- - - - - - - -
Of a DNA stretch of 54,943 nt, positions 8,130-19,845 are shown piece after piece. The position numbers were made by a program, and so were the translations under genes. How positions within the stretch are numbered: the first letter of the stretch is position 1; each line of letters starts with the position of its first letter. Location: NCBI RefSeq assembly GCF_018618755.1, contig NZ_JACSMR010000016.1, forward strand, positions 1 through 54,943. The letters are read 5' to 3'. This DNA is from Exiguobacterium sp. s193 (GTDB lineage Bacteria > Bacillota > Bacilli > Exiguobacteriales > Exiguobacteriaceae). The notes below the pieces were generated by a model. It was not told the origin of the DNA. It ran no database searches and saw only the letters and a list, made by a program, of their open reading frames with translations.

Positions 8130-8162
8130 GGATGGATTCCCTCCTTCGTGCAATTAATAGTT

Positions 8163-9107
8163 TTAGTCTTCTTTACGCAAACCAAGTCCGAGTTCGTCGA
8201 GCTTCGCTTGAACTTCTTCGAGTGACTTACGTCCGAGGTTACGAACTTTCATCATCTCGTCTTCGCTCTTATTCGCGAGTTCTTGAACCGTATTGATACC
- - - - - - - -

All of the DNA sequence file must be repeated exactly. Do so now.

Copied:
Of a DNA stretch of 54,943 nt, positions 8,130-19,845 are shown piece after piece. The position numbers were made by a program, and so were the translations under genes. How positions within the stretch are numbered: the first letter of the stretch is position 1; each line of letters starts with the position of its first letter. Location: NCBI RefSeq assembly GCF_018618755.1, contig NZ_JACSMR010000016.1, forward strand, positions 1 through 54,943. The letters are read 5' to 3'. This DNA is from Exiguobacterium sp. s193 (GTDB lineage Bacteria > Bacillota > Bacilli > Exiguobacteriales > Exiguobacteriaceae). The notes below the pieces were generated by a model. It was not told the origin of the DNA. It ran no database searches and saw only the letters and a list, made by a program, of their open reading frames with translations.

Positions 8130-8162
8130 GGATGGATTCCCTCCTTCGTGCAATTAATAGTT

Positions 8163-9107
8163 TTAGTCTTCTTTACGCAAACCAAGTCCGAGTTCGTCGA
8201 GCTTCGCTTGAACTTCTTCGAGTGACTTACGTCCGAGGTTACGAACTTTCATCATCTCGTCTTCGCTCTTATTCGCGAGTTCTTGAACCGTATTGATACC